Notwithstanding this apparent improvement of Abel's back in 1968, Abel's mental condition took a dramatic turn for the worse until finally he was hospitalized by his wife on August 11, 1968, because of an attempted suicide and extreme depression. His depression lightened somewhat during his hospital stay yet his returning to work appeared highly unlikely due to his lack of "adult adjustment". As a specialist in psychiatry and neurology, Dr. Weisz analyzed Mr. Abel's deep depression in a May, 1969, report on the basis of three contributing factors. First, the fact of his second back operation and its post-operative effects. Second, a feeling by Abel that he was entitled to Social Security benefits for his back disability claim since, in his mind, the second operation proved his inability to work over the intervening years. And finally, the strain connected with enduring the back pain and the amount of hospitalized time.
Another aspect of Abel's depression came to the forefront through his examination by Dr. R.E. Simmons on May 26, 1969. He diagnosed the claimant as being severely and chronically depressed, a condition he thought resulted from Abel's concern over not being able to work and provide financial security for his family, never minding his ability to do anything constructive. Having seen no improvement in the claimant's mental condition from 1969 until June, 1972, he concluded that even more "intensive treatment would probably not result in sufficient improvement in the depressive reaction to enable Mr. Abel's to engage in substantial gainful employment." In addition to psychological counseling Dr. Simmons also prescribed medical treatment for Abel's ulcers and general debility over that stretch of time.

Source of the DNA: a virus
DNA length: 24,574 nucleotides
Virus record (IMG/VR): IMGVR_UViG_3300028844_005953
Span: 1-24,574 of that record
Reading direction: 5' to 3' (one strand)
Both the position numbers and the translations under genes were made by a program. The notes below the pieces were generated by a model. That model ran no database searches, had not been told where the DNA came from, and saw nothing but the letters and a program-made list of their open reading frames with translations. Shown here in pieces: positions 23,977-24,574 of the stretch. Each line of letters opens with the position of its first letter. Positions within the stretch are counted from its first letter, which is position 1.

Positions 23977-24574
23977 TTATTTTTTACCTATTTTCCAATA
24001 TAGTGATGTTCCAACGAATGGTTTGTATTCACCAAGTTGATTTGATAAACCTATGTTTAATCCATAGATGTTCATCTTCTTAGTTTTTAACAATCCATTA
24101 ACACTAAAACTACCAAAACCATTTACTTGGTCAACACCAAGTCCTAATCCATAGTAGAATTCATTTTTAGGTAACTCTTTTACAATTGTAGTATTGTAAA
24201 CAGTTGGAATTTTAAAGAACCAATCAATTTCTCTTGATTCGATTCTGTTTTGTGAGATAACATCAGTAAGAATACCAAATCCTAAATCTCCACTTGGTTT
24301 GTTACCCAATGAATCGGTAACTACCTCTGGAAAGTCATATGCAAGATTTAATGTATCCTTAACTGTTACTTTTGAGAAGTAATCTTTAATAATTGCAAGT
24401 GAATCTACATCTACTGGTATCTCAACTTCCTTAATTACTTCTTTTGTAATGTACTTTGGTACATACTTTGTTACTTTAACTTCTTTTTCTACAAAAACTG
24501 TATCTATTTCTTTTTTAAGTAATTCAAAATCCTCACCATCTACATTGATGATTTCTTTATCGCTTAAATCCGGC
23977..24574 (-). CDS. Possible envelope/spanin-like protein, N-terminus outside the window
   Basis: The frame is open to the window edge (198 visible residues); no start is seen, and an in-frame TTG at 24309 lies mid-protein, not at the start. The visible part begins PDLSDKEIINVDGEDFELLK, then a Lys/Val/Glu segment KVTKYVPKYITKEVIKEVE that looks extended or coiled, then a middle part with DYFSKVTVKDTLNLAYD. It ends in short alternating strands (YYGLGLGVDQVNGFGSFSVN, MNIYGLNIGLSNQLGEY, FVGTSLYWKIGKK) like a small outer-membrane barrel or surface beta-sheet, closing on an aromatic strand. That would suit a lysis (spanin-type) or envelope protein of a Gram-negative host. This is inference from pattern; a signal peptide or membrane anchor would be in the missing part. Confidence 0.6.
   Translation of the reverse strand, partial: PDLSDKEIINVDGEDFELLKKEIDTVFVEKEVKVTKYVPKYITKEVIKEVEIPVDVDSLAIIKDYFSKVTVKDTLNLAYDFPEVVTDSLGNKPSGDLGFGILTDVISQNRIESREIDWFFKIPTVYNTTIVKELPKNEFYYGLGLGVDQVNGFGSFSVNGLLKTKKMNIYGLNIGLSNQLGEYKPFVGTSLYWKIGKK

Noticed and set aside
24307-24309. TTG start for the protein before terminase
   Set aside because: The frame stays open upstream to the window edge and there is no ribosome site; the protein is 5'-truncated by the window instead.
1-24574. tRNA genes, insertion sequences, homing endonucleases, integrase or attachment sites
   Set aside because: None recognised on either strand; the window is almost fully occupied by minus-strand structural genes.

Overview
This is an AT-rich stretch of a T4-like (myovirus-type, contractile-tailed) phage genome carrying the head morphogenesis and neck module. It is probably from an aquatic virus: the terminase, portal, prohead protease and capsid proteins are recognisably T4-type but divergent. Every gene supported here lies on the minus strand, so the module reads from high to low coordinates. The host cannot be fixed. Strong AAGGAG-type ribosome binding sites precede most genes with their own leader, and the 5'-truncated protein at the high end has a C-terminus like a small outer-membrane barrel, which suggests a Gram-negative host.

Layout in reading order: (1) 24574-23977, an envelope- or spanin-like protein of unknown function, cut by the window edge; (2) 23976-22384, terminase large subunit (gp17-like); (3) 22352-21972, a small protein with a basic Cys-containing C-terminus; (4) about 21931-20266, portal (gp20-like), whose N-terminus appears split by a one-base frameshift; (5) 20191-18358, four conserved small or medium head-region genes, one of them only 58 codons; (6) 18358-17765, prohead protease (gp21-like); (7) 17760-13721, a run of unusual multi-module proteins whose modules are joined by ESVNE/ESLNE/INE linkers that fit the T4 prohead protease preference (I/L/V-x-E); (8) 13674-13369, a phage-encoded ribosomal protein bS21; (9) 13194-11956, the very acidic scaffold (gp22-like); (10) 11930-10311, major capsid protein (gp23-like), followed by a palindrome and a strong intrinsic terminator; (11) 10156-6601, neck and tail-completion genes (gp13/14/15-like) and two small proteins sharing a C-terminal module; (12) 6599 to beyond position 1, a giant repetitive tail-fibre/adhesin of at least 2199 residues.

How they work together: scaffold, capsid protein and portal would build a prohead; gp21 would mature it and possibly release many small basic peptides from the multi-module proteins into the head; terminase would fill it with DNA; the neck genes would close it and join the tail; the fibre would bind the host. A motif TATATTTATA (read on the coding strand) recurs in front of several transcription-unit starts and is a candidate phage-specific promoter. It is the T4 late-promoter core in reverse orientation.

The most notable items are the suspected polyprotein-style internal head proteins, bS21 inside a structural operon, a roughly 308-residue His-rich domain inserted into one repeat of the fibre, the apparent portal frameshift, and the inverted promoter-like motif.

The effort was apparently of little avail since Abel's condition worsened in 1972 until the point of his being admitted on July 27 to the V.A. Hospital in Waco, Texas, with multiple somatic complaints, nervousness, and a habit of habitual alcoholic intake. Although he improved to the point of discharge on October 13, 1972, prognosis was nevertheless guarded since his depressive condition was characterized as schizophrenic coupled with excessive drinking.
As a result of his imagined or real mental problems, Abel initiated a claim for mental disability benefits before the H.E.W. As already mentioned, a de novo hearing limited only to his claim of mental impairment was conducted before an Examiner on June 12, 1972. At that hearing, two reports — one by Dr. Simmons, as earlier mentioned in part, and one by Dr. B.A. Goodwin, a board-certified psychiatrist — were received into evidence in support of plaintiff's claim. Goodwin's report briefly traced the personal life as well as psychiatric history of Abel. Dr. Goodwin's diagnosis agreed with Dr. Weisz' earlier one in that claimant's not having worked at a continuous good paying job since 1964 produced his severe depression. His existence largely centered about his home where he often regularly took medicine for his ulcers and nervous condition, especially when he suffered from the "shakes". This depressive and excessively nervous condition prevented his re-employment as a draftsman, his only skilled position. As for other light employment, his having lost 23 pounds from 148 to 125 in three months of 1968 as a janitor in a Y.M.C.A. cast serious doubt on the possibility.